The Trump administration has tried to stop the skim in one significant area: Medicaid payments to workers. Last year, the administration ruled that the Social Security Act prohibits government from sending money to anyone except health-care providers, so states couldn’t deduct dues for unions. Instead, the administration ruled, they now need to collect the money directly from their members. Biden has promised to reverse that ruling, which would keep the money flowing to unions. His agenda also says, more vaguely, that he would seek “federal solutions” to allow workers in occupations like home health care to organize and bargain collectively. Just how he would do that after the court’s Quinn ruling is unclear.
Biden’s labor platform doesn’t ignore the private sector, but it includes ideas that Democrats had in their power to pass when they controlled the White House and Congress but failed to do. Why Biden would proceed where other Democrats, including Barack Obama, have refused to go is something that he’d have to explain. Biden says, for example, that he supports unionization by card-check—the process whereby a union can be certified to represent workers merely by getting the workers to sign a card saying they favor being organized. Democrats pushed card-check during the early years of the Obama administration, in which Biden served as vice president, when the party controlled Congress. But Democrats from moderate and conservative states blocked it, arguing that the traditional method of organizing through a secret ballot was more democratic.
Another Biden agenda item should draw even more skepticism from unions. He’s proposing to ban state right-to-work laws, which would entail revoking a portion of the 1947 Taft-Hartley Act—originally passed over the veto of Harry Truman because of crucial votes from House and Senate Democrats. Since then, numerous Democratic administrations—bolstered by a party-controlled Congress—have declined to end right-to-work laws, which have become more popular. Today, 27 states allow workers to opt out of joining a union—even if their workplace has been organized. In the last eight years, five states have joined the right-to-work movement, and polls show broad support among Americans for the idea of not requiring workers to join a union.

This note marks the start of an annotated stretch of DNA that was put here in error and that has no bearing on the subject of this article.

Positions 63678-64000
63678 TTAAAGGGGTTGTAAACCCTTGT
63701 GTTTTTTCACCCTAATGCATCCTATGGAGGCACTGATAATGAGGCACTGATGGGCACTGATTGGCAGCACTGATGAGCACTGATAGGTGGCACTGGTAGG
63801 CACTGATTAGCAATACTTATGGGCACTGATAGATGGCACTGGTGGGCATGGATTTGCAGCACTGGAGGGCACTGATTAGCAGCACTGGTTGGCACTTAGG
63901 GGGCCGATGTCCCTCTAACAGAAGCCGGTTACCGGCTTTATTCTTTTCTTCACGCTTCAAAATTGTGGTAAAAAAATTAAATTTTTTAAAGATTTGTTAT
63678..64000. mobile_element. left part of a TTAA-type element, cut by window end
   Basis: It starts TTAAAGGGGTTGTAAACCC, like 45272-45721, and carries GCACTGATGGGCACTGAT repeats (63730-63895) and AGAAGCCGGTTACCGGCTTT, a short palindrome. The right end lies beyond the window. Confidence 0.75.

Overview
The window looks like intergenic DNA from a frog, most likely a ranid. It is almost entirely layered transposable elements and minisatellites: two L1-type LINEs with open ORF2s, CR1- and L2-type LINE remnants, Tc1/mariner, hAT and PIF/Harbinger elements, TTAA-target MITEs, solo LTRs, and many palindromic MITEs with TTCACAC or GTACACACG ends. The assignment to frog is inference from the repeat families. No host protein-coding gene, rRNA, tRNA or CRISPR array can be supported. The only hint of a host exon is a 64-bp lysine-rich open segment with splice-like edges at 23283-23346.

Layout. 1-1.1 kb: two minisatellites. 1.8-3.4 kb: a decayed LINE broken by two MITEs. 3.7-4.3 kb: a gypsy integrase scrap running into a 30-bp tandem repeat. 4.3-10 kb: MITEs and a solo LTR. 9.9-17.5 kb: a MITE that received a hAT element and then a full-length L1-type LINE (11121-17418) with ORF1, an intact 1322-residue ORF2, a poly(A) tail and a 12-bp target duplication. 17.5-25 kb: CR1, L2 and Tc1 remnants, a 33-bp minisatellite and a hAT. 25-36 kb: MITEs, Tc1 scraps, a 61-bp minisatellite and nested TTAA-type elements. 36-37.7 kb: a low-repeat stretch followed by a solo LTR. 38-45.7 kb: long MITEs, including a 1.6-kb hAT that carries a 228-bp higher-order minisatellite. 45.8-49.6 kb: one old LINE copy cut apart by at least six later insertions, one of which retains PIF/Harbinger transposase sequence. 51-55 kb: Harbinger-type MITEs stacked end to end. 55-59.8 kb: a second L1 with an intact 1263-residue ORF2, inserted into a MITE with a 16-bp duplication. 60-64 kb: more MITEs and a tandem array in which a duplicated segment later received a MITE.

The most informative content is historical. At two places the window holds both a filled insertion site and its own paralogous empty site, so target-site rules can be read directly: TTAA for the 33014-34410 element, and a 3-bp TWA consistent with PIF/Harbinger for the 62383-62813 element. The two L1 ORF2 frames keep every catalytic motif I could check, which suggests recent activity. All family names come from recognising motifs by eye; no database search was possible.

For the general public, the most controversial of Biden’s private-sector proposals might be his backing for a federal law similar to California’s Assembly Bill 5, which classifies many independent contractors as permanent workers of the employers that pay them and thus potentially eligible for labor organizing. AB5 has caused widespread confusion and anger in California, forcing publications to stop hiring freelance writers because many are now considered full-time, and prompting everyone from tutors to jazz musicians to horse trainers to lose work from employers who can’t afford to pay them as permanent employees. The union-friendly law assumes that freelance workers are being exploited and would rather convert to full-time. But one poll, taken by Contently, a website that provides resources to gig workers, found that three-quarters of freelancers don’t want to be forced into full-time status. That’s made the law deeply unpopular in a state otherwise strongly liberal. “My entire political mindset has changed drastically following the enactment of AB5,” Cathy Hertz, a freelance copyeditor, told City Journal earlier this year. “Now I feel that the rights of entrepreneurs are being stifled, trampled upon, violated. Free enterprise is one of the main pillars of modern democracy.”
The AB5 controversy is a reminder to Biden: what wins you union support in an election isn’t necessarily a winning political strategy.